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How to Get the Best Return on Your Savings

It's the eternal question: if you want to secure your financial future, how should you go about it? Should you save or should you invest? Well, the type of cushion you want to create depends largely on your financial goals. Whether they're short-term, like a wedding, vacation, or a down payment, or long-term, like your child's education or retirement, you need a quality savings plan or investment strategy to make them happen, and to get the best return on your hard-earned money.


Finding the Money -- There are a number of ways to find the money to put away. Some people set a specific target and put all their money, after bills and other obligations, towards their goal, while others use extra money that's freed up after they cut some spending. Whatever you choose, money coaches advise you should set a reasonable target that doesn't put you into debt and any outstanding credit card debt should be paid off before you put any money away for savings.

The Earlier, the Better -- The younger you are when you start saving, the harder your money works for you, thanks to the miracle of compounding interest. For example, take girlfriends Marla and Maureen:

[The two] are both age 65 with $500,000 in retirement savings. They both used the same investment funds, with an average rate of return of 4%. But Maureen's contributions over the years totalled $360,000, while Marla only contributed $216,000. How could this be? The power of compounding returns! Marla started contributing $500 per month when she turned 29, while Maureen waited until she was 53 to start saving. Maureen had to contribute $2,500 per month to end up with the same amount as Marla.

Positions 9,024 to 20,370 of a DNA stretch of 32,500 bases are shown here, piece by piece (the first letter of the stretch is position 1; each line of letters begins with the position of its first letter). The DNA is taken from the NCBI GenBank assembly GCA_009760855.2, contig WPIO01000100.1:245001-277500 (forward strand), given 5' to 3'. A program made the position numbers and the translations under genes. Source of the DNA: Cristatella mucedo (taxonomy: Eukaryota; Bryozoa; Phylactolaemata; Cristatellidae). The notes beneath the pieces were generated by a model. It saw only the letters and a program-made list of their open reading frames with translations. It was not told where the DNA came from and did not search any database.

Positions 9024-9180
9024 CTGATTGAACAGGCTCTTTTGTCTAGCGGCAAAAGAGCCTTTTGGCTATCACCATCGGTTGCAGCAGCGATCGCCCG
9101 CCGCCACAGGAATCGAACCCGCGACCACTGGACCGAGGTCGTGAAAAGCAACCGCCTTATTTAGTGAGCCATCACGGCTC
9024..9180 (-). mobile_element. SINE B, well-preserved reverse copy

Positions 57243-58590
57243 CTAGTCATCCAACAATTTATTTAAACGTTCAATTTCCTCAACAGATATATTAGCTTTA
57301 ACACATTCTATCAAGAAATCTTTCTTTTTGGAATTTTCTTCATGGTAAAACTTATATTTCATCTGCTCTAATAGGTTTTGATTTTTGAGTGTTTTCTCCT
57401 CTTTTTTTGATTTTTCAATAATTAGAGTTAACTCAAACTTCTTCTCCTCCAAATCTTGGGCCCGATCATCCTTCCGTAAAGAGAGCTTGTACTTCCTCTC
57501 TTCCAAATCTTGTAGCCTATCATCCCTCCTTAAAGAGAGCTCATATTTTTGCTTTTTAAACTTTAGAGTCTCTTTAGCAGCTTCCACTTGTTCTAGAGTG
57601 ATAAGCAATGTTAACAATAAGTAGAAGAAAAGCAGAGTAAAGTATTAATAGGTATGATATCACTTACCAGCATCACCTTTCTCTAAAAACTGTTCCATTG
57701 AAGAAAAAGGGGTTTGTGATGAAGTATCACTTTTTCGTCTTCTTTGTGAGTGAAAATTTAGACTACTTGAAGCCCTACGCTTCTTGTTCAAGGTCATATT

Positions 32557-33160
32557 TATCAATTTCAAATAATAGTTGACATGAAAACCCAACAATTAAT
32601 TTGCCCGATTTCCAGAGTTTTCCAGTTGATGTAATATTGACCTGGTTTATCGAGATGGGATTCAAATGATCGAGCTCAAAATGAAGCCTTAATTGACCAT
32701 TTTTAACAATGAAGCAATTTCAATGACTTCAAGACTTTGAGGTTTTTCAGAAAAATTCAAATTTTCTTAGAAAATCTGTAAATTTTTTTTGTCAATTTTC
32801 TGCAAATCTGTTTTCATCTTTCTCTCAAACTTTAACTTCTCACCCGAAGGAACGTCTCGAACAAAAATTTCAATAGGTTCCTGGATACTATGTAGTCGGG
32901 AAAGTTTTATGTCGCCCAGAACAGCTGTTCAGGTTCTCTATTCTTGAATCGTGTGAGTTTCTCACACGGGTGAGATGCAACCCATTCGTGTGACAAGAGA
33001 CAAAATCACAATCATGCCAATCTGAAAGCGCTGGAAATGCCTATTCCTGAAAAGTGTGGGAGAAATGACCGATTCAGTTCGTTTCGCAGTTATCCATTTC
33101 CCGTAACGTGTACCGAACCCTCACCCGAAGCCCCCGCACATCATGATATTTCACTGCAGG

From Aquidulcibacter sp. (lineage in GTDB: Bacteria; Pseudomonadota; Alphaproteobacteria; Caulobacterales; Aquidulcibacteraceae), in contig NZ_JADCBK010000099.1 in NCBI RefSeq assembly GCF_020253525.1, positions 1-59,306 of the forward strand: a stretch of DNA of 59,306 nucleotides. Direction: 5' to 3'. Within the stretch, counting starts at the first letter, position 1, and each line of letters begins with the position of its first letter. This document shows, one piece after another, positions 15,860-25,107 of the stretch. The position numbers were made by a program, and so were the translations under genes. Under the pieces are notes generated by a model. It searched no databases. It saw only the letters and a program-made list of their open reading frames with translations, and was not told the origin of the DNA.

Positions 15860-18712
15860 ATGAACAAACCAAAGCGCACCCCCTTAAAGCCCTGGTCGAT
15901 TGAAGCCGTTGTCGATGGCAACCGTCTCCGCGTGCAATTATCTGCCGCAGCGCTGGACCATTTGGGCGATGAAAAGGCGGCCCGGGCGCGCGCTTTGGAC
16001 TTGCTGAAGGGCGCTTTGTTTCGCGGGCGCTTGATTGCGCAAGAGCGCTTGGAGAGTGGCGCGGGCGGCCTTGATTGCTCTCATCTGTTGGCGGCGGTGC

Knowing Your Options -- A common question is whether you should go with a TFSA or an RRSP as your savings vehicle. Banks commonly recommend a TFSA if your goal is fairly short-term and both if you're looking towards the long-term. Your decision should also depend on your tax bracket when you withdraw the funds. If you expect your tax bracket to be the same or higher, then a TFSA may be advantageous, but if you think it will be lower, then a RRSP may be better. You can always set up an automatic deposit for either route. Also, some employers offer group savings plans where they match a certain portion of your contributions. Others offer opportunities for automatic savings via payroll deduction.


Risk Tolerance and Time Horizon -- If you would lose sleep and peace of mind after a 25% loss on your investments, maybe high-risk investments like stocks aren't for you. However, if it's a long-term investment, you are more likely to have ample time to recover any losses sustained. But if you intend to cash out in the next five years, you may wish to try something more stable like bonds, GICs or mutual funds.

Asset Mix and Diversification -- It's important not to put all your eggs in one basket. An ETF or mutual fund contains many different stocks, which may reduce your risk by providing a certain level of automatic diversification. According to your financial goals, you should decide what percentage of your assets should be cash for purchases, fixed income for stability, and equities for long-term growth. A financial planner can tailor your asset mix to your particular financial objectives.

Don't Sweat Timing the Market -- Whether you're saving, investing or both, putting it all together -- determining asset mix, time horizon, financial goals and risk tolerance -- can be a very challenging process. Consulting a financial planner is a great way to benefit from the tools and expertise they have to establish a successful savings plan that will see you through to retirement.

* This article is not intended to provide advice. Speak to your investment advisor and tax advisors before making investment decisions.

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